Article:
The superficial temporal artery is the smaller of two terminal branches that bifurcate superiorly from the external carotid. Based on its direction, the superficial temporal artery appears to be a continuation of the external carotid.
It begins in the substance of the parotid gland, behind the neck of the mandible, and passes superficially over the posterior root of the zygomatic process of the temporal bone; about 5 cm. above this process it divides into two branches, a frontal and a parietal.
As it crosses the zygomatic process, it is covered by the Auricularis anterior muscle, and by a dense fascia; it is crossed by the temporal and zygomatic branches of the facial nerve and one or two veins, and is accompanied by the auriculotemporal nerve, which lies immediately behind it.
The STA coursed over the zygomatic arch or over the condylar process of the mandible in all cases (25/25 pts, 100 %). The STA courses over the posterior zygomatic arch in 23/25 pts (92 %), creating a characteristic “C” shape half-buttonhole configuration as it embraces the arch. When the STA travels posterior to the zygomatic arch, there is no C shape configuration (2/25 pts, 8 %). The STA bifurcates distal to the zygomatic arch in 24/25 pts (96 %).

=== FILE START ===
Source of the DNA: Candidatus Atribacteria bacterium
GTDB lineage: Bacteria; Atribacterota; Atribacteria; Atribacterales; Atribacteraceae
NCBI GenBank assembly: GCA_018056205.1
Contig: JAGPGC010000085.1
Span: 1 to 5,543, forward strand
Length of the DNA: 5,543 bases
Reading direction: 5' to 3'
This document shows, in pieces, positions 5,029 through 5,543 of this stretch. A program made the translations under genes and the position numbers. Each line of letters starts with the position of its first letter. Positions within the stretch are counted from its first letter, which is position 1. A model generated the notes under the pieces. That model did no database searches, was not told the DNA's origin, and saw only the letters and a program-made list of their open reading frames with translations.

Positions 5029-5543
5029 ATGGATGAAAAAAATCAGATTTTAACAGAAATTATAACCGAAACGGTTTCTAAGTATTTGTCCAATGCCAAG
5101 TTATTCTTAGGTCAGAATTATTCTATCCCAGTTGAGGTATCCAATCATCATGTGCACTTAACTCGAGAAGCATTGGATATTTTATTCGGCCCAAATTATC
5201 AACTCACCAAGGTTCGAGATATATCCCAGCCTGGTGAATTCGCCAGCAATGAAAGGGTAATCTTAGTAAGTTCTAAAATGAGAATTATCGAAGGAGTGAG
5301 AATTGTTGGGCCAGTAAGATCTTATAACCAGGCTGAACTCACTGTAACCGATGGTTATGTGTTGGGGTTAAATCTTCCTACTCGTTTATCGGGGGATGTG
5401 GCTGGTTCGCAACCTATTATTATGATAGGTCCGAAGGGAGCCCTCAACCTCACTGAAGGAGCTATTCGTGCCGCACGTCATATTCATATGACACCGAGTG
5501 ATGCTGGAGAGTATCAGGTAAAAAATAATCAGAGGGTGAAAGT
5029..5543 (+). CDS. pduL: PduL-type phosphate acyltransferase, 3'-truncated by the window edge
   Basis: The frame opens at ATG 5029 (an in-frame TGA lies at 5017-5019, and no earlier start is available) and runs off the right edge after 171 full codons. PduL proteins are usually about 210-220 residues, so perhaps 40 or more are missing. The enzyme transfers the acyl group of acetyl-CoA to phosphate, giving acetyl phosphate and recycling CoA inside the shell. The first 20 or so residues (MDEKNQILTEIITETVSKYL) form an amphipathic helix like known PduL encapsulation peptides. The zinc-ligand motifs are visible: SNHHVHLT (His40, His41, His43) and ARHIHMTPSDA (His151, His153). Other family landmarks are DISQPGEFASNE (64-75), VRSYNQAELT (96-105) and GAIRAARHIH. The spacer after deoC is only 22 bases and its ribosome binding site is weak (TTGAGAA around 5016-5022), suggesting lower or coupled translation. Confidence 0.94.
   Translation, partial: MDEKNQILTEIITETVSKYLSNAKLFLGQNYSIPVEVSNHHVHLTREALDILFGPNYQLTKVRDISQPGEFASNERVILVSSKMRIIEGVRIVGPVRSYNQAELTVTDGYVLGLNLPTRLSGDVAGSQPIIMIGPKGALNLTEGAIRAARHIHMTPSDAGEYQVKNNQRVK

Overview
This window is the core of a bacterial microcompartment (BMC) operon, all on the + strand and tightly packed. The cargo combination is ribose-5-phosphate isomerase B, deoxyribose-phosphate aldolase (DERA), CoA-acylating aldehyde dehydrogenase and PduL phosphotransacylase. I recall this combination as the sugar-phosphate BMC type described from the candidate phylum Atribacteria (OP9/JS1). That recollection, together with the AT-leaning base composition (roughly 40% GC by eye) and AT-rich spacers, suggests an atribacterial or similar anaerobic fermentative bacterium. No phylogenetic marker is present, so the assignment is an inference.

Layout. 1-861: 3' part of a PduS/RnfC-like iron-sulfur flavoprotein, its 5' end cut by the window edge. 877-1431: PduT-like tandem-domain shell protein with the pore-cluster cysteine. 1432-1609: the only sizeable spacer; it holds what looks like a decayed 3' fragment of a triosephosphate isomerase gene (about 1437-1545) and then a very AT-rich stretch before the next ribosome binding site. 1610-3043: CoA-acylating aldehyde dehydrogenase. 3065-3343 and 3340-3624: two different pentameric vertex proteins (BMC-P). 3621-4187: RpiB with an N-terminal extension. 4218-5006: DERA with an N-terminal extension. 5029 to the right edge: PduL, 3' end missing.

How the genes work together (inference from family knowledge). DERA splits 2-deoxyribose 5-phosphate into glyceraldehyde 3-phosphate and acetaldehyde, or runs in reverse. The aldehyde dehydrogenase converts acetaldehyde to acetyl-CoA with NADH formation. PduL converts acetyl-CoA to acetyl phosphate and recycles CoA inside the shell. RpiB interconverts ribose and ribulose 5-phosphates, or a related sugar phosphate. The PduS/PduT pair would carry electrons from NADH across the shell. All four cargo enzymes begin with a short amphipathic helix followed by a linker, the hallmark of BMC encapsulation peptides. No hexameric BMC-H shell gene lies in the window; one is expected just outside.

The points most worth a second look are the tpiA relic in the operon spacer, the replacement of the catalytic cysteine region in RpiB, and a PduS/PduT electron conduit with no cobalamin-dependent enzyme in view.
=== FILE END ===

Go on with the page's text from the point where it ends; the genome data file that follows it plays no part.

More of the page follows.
The “C” shape half-buttonhole configuration is a useful identifying characteristic of the most common course of the STA-over the posterior zygomatic arch before it bifurcates 1).
Superficial temporal artery (STA) is the mainstay of donor vessels for extra-intracranial bypass (EC-IC bypass) in cerebral revascularization. However, the typically used STA frontal or parietal branch is not always adequate in its flow-carrying capacity.
The superficial temporal artery is often affected in giant cell arteritis and biopsied if the diagnosis is suspected.
Migraine attacks can occur when the temporal artery enlarges.
The superficial temporal artery anastomoses with (among others) the supraorbital artery of the internal carotid artery.